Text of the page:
“Processing hazardous medical and biological waste requires significantly higher temperatures in the furnace to destroy malignant bacteria and viruses,” according to their published views online. They go on to add: “Rotary kiln technology provides a higher temperature up to 1,100 °C with longer exposition. To compare, incinerator on reciprocating grate processes municipal solid waste at 850 °C with an exposition of two seconds.”

The major by-product of a waste to energy plant is the ash. The incineration plant produces two types: bottom ash from the furnace and so-called fly ash, from gas cleaning system filters. Whilst bottom ash can be used in the construction of roads or the production of bricks, the fly ash is hazardous and must be buried in landfills. Fortunately, that comprises only two-three per cent of the initial waste tonnage. Bottom ash output usually equals 10-15 per cent.

In Italy, IBT Connecting Energies GmbH have secured orders for two waste-toenergy projects in the Sardinia region. Three C65 microturbines will be deployed at two wastewater treatment facilities operated by Acciona Agua SA in Alghero and Cagliari, Italy. The microturbine systems are expected to be commissioned in December. It's a similar pattern elsewehere in the world.

In Australia, the refuse giant, Cleanaway, is to build two waste-to-energy plants at a cost of up to $2 billion in Victoria and Queensland, having acquired an 82-hectare farm at Wollert and a 50-hectare site outside Brisbane.

In United Arab Emirates, Emerati company Masdar has opened a new WtE facility in Sharjah, the first of its kind in the Middle East and the work of Emirates Waste to Energy, a joint venture between Masdar and Bee'ah — another sustainability focused firm in the Emirates.

In Kenya, plans have been announced to host an inaugural two day Waste-to-Energy Congress aimed at tackling the worsening waste management challenges facing the country. It was organised by Hitachi Zosen Inova (HZI), of Zurich in partnership with Sintmond Group, a local Smart Waste project management firm.

In Dubai, an official Municipality announcement said that it has begun the installation of a steam turbine at the Dubai Waste Management Centre, the world’s largest waste-to-energy project located in the Warsan area.

How the rubbish chute powers Swedish Homes

When it comes to net-zero transition leaders, Sweden is often the first country that comes to mind. Not only does it have the highest renewable energy usage in the European Union – with approximately 56 per cent of its energy coming from renewable sources such as hydroelectric, wind, and nuclear power – it also has some of the world’s lowest carbon emissions thanks to a shift to electric transportation as well as extensive investments in smart technologies and urban farming.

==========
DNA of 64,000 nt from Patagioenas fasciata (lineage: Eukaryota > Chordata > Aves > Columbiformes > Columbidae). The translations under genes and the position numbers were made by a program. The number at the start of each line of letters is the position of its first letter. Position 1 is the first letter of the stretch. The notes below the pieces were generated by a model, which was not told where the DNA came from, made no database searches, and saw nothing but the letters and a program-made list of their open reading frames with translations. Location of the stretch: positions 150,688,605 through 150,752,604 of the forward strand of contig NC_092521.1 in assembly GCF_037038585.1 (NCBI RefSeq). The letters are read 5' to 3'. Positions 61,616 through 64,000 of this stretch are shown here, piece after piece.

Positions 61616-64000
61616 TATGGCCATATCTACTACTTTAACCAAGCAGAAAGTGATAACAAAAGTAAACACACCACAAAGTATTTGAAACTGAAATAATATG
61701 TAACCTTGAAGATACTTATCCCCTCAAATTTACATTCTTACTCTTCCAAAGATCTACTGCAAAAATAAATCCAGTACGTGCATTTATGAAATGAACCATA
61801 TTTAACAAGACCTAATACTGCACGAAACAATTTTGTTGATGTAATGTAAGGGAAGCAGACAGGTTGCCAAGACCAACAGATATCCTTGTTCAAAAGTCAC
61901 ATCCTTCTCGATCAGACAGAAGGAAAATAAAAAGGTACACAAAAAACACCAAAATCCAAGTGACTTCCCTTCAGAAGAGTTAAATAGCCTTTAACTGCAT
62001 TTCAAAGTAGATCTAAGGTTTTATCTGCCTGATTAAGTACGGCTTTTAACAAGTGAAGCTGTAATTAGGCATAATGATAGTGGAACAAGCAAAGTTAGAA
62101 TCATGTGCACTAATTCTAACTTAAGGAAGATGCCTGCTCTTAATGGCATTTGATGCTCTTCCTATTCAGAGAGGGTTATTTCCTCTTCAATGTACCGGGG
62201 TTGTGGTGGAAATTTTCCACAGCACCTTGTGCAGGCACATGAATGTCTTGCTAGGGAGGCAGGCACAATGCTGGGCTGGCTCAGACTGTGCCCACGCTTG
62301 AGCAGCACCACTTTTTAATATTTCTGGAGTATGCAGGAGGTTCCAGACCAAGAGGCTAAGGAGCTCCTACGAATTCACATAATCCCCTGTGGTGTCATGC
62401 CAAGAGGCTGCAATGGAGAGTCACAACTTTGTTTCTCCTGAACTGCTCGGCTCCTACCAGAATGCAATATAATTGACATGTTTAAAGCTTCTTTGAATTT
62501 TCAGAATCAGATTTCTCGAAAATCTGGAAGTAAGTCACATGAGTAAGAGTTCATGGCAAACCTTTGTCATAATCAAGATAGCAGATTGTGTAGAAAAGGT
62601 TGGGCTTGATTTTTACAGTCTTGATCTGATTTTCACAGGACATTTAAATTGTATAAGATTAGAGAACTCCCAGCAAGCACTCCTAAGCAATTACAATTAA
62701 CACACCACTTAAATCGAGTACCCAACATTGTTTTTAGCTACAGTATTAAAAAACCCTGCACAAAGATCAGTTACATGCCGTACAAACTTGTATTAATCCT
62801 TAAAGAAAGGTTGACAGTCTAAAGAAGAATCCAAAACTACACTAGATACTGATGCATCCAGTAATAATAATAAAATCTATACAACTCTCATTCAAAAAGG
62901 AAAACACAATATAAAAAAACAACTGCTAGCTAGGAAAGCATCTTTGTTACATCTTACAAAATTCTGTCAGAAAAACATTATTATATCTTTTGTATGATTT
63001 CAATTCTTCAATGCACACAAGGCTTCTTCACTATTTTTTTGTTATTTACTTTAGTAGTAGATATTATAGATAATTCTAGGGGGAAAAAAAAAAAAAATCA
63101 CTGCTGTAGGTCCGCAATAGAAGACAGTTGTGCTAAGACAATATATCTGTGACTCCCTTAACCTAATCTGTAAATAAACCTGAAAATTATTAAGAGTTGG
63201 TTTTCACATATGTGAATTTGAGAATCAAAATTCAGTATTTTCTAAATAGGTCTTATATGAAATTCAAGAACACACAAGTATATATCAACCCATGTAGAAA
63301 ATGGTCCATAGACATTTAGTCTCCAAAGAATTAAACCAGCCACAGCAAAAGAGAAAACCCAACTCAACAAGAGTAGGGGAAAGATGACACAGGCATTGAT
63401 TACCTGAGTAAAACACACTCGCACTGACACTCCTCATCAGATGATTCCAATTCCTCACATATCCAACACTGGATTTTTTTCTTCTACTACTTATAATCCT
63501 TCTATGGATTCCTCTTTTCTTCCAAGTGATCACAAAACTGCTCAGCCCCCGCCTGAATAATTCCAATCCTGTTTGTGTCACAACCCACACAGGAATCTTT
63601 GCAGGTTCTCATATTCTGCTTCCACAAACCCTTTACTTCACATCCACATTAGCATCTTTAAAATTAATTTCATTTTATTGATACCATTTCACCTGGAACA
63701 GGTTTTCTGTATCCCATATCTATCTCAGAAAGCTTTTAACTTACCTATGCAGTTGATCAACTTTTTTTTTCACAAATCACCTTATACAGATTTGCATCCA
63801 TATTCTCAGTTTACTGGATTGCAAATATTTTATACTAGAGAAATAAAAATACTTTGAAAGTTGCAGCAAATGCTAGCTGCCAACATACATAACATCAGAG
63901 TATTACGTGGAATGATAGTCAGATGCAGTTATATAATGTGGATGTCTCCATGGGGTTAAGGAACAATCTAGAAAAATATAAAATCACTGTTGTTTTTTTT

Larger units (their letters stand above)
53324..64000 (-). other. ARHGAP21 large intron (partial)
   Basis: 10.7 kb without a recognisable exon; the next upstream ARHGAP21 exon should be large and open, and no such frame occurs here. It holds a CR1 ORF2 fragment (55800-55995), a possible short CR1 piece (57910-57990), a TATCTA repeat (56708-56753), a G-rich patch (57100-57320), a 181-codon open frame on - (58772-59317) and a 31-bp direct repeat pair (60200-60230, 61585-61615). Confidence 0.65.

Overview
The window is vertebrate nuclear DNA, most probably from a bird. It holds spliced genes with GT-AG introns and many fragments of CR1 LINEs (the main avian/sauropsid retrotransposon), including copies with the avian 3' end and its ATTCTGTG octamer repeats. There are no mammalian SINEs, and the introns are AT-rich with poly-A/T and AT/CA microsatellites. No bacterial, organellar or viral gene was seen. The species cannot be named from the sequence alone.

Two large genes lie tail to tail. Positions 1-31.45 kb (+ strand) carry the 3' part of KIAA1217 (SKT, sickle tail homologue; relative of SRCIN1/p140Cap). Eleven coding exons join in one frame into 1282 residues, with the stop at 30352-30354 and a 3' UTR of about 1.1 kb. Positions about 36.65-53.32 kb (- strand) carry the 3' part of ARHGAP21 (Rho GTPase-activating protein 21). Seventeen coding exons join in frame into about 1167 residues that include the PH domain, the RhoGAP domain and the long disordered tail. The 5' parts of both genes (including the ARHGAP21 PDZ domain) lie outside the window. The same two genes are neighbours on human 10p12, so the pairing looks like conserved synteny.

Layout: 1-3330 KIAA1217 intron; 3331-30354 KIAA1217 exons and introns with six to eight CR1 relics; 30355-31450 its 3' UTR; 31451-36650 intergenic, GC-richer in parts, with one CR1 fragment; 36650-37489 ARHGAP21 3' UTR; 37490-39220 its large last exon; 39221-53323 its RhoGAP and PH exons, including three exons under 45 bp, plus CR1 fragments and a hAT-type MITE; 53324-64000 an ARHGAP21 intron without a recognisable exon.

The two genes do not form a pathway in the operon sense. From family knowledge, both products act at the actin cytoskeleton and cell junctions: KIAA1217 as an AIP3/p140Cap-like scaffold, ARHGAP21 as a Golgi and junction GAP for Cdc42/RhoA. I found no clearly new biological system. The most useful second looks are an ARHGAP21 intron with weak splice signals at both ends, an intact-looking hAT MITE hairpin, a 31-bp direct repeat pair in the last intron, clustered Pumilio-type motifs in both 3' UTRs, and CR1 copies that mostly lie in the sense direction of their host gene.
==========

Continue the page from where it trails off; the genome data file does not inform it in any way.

In fact, Swedes have become so good at recycling that, according to some reports, there’s no longer enough rubbish to meet the needs of their heating plants. It is even having to import waste that most other countries are trying to dispose of, and making money in the process.

Sweden was an early adopter here. As long as even years ago they were recycling almost half of their waste and using a similar percentage to generate heat. Impressively, less than one per cent of it ends up in landfill - against the global average of 60 per cent. It’s part of the national fabric, something that has become accessible and convenient for everyone. Recycling stations are placed close to all housing areas and residents get discount vouchers as a reward for using them. Large ovens traditionally use a variety of fuels to generate heat, which is then transported to consumers’ homes through a network of underground pipes. And in new developments, following the example of major centres such as Stockholm, waste chutes have been installed to channel trash straight into waste-to-energy incinerators. This means the waste produced is directly transformed into energy for the homes it came from. The government acknowledges that this method does emit CO2, but insists that is far better for the climate than using landfills, something experts there agree with. “Energy recovery is the best available technology for treating and utilising the energy in different residual wastes that can’t easily be recycled,” says Klas Svensson, a waste-to-energy technical advisor at Avfall Sverige, Sweden’s waste management association. “For many other countries in Europe, it represents an opportunity to both replace Russian gas, and at the same time phase-out landfilling.”

The process that began as long ago as the 1940s in a country with a population of only 10 million now has 34 waste-to-energy plants supplying 1,445,000 households with heat and 780,000 households with electricity.


Richard Burton

Editor / World Show Media


Keywords in this article:

#sustainability, #climate, #co2, #energy, #hydrogen, #waste treatment